Democratic Party presidential candidate Tom Steyer has outspent every other White House hopeful — save for fellow billionaire Michael Bloomberg — but his strategy has not yielded results. Steyer did not win a single delegate in Iowa or New Hampshire.
With the Nevada caucuses around the corner, Steyer is already turning his attention to South Carolina, where he claims to have built a formidable and diverse coalition of voters. Per The Hill, in an interview with ABC broadcast on Sunday, the billionaire discussed his electoral prospects in the Palmetto State and beyond.
In South Carolina, Steyer said, he is “putting together a coalition of people, including specifically African Americans and Latinos, who are responding to a message that is inclusive.”
According to Steyer, whether he wins the nomination or not, the Democratic Party needs a diverse, multi-racial coalition to defeat President Donald Trump in November.
“And I’m putting together the kind of coalition that we’re going to have to have in November 2020 to beat Donald Trump.”
ABC’s Martha Raddatz pointed out that Steyer’s efforts appear to be in vain, given that he is far behind former Vice President Joe Biden in South Carolina polling and barely registering in nationwide polls.
Steyer conceded that he needs a “great result” in South Carolina in order for the public to perceive him as a formidable contender. If he manages to do well in the first-in-the-South primary state, the billionaire continued, he will have the momentum necessary to perform well on Super Tuesday.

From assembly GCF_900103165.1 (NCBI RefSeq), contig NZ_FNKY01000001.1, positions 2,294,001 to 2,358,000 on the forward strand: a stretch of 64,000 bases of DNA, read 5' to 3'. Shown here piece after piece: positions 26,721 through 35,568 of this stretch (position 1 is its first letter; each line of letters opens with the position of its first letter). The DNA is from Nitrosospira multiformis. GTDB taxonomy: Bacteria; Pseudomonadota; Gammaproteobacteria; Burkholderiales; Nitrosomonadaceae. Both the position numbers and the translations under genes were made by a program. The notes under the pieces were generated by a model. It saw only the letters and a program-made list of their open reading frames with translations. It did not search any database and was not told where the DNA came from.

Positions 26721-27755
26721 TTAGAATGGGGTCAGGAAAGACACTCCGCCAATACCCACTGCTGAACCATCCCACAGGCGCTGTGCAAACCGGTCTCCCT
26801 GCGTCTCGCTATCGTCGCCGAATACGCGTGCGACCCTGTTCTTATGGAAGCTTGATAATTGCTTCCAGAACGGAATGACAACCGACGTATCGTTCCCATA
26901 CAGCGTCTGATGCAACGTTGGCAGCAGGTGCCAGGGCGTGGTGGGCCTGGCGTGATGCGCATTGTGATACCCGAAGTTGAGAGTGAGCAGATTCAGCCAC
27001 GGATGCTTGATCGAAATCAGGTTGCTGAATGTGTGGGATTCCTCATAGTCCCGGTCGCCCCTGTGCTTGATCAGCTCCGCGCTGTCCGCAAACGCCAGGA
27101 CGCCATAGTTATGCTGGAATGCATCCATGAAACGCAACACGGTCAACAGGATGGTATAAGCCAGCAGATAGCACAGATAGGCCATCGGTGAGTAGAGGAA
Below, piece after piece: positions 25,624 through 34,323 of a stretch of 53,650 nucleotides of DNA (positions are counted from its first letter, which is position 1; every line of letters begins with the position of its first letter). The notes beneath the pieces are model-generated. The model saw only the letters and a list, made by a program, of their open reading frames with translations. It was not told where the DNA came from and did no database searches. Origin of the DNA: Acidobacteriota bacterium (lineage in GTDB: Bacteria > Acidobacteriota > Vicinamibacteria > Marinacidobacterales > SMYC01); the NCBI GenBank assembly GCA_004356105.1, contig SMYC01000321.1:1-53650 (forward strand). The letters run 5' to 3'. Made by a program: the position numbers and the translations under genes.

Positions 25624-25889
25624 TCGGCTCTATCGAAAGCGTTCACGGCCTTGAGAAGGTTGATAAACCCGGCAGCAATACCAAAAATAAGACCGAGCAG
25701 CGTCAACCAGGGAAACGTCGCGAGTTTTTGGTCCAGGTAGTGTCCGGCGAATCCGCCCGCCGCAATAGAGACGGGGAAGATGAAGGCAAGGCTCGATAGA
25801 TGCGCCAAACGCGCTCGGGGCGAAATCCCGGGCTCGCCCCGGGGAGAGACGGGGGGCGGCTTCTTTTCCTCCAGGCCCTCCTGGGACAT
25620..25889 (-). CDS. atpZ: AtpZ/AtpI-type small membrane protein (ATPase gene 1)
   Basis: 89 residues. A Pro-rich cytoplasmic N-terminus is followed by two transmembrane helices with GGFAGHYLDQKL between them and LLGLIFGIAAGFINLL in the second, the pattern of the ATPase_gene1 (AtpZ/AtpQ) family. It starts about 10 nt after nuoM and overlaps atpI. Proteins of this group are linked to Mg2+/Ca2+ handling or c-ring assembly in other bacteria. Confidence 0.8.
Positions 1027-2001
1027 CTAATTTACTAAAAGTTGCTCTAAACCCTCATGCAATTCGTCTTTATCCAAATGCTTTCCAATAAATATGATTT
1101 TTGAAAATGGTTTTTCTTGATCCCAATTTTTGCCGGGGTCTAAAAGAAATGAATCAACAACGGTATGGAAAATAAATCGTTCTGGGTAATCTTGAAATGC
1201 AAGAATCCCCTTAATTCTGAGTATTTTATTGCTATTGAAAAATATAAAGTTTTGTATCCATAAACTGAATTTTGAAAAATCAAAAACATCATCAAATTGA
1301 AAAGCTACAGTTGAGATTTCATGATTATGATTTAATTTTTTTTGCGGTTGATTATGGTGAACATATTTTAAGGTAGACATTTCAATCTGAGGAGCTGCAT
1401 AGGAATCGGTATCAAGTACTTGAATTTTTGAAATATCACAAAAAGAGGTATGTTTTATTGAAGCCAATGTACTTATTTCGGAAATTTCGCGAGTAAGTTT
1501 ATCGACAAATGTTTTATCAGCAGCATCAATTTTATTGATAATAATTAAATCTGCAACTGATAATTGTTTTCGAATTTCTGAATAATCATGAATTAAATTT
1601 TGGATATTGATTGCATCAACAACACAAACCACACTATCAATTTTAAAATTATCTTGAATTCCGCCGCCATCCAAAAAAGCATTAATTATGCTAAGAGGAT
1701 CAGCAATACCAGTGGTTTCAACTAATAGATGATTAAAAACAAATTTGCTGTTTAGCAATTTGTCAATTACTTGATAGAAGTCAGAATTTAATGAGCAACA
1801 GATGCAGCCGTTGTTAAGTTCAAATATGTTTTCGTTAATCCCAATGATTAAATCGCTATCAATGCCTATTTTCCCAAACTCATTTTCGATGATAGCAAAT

“If I can show there that I can put together a coalition and take that with momentum into Super Tuesday with the kind of diverse coalition that I believe I’m building and I believe I will show, then that will give me the momentum and people will have to look at me as a serious candidate,” he said.
As The Hill notes, Steyer spent $16.4 million on advertisements in Iowa, only to finish with zero percent of the vote. In the Granite State, the billionaire spent $19.8 million on adds, receiving only 4 percent of the vote.
Having finished fourth in Iowa and fifth in New Hampshire — after polling as the national front-runner for a year — Biden is now in danger of losing his South Carolina firewall. According to reports, both Steyer and Independent Sen. Bernie Sanders of Vermont have good ground games in the state.
Steyer and Sanders are reportedly winning support from local officials and activists, many of whom appear uncertain that Biden can win the nomination, let alone beat Trump. According to latest polling, Biden’s once-formidable South Carolina lead is starting to decrease, with Sanders trailing him by eight points.